Soviet Clarification of Head Tax Welcomed but Still Unacceptable

A Jewish leader said today that a Soviet official’s statement that the education head tax was being waived for older emigrants and scaled down substantially for others on the basis of the number of years they have worked, was “welcome” as far as it went. But Richard Maass, chairman of the National Conference on Soviet Jewry, said the diploma head tax remained an “unacceptable” economic barrier for educated Jews wishing to leave the USSR and that his organization would continue its efforts to have it abolished.

Maass was commenting on the statement of Soviet Deputy Interior Minister Boris Shumilin, released Friday by Novosti, the Soviet external news agency. Shumilin claimed that the education tax affected only about 10 percent of all persons applying for exit permits and that the State gave “due regard” for age, health, length of work and other individual factors in applying it. He said reports to the contrary were “Bourgeois propaganda hostile to the Soviet Union, especially Zionist propaganda.”

Maass noted that Shumilin’s statement “seems to imply some relaxation of the rigid and unconscionable exit tax that was arbitrarily imposed on educated Soviet citizens in August” (1972). But the Soviet official contended in his statement that the work yardstick and humanitarian considerations have prevailed all along. He also claimed that exit visas were granted in 1972 to 95.5 percent of all Jewish applicants, a statement disputed by Jewish activists in Moscow over the weekend.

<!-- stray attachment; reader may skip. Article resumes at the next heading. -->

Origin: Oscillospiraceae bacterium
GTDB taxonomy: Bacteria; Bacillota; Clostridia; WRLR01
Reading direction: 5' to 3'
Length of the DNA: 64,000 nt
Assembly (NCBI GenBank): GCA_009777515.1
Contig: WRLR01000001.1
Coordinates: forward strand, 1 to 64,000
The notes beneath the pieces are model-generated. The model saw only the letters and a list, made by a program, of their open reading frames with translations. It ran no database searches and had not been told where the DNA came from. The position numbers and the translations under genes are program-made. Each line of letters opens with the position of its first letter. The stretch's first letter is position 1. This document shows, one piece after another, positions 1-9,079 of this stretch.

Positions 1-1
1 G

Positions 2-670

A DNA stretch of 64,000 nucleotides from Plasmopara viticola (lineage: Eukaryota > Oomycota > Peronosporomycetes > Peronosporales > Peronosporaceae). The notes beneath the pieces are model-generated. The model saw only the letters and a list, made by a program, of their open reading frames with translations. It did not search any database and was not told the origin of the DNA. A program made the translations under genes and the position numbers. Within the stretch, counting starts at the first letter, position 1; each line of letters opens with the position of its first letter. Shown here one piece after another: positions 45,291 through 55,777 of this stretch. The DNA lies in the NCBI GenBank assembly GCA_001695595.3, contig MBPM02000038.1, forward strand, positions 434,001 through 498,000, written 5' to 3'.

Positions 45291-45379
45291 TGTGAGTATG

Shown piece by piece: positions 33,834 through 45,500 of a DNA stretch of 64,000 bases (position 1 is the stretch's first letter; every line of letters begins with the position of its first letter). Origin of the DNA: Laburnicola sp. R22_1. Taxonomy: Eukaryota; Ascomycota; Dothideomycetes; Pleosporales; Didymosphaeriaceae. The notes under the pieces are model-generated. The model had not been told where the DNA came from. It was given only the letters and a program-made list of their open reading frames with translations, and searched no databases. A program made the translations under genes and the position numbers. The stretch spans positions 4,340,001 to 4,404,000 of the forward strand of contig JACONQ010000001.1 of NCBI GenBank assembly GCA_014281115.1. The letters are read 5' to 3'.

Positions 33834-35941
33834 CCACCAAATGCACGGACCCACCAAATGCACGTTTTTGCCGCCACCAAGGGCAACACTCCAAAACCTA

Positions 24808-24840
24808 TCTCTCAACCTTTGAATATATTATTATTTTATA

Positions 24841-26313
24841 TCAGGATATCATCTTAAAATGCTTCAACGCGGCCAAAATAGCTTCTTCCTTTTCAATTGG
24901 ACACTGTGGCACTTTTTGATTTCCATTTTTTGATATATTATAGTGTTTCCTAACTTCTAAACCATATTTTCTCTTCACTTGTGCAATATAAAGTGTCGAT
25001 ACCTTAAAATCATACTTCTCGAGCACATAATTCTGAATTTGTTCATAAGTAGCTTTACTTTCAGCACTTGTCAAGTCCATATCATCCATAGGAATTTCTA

ONLY A HANDFUL OF CASES.

Shumilin emphasized repeatedly in his statement to Novosti that the education head tax applied to all Soviet citizens seeking emigration, regardless of nationality, whose country of destination was not another Socialist state with which the USSR has special relations. He said that “in the recent period” 530 visa applicants were exempted from paying the head tax out of consideration for their financial status.

Jewish activists in Moscow said Friday that they did not know of any cases in recent weeks in which such systematic waivers or reductions were applied. The sources noted further that most of the Jewish emigrants exempted from the head tax had their visas granted just before the American Presidential elections and that “since then there have been only a handful of scattered cases.”

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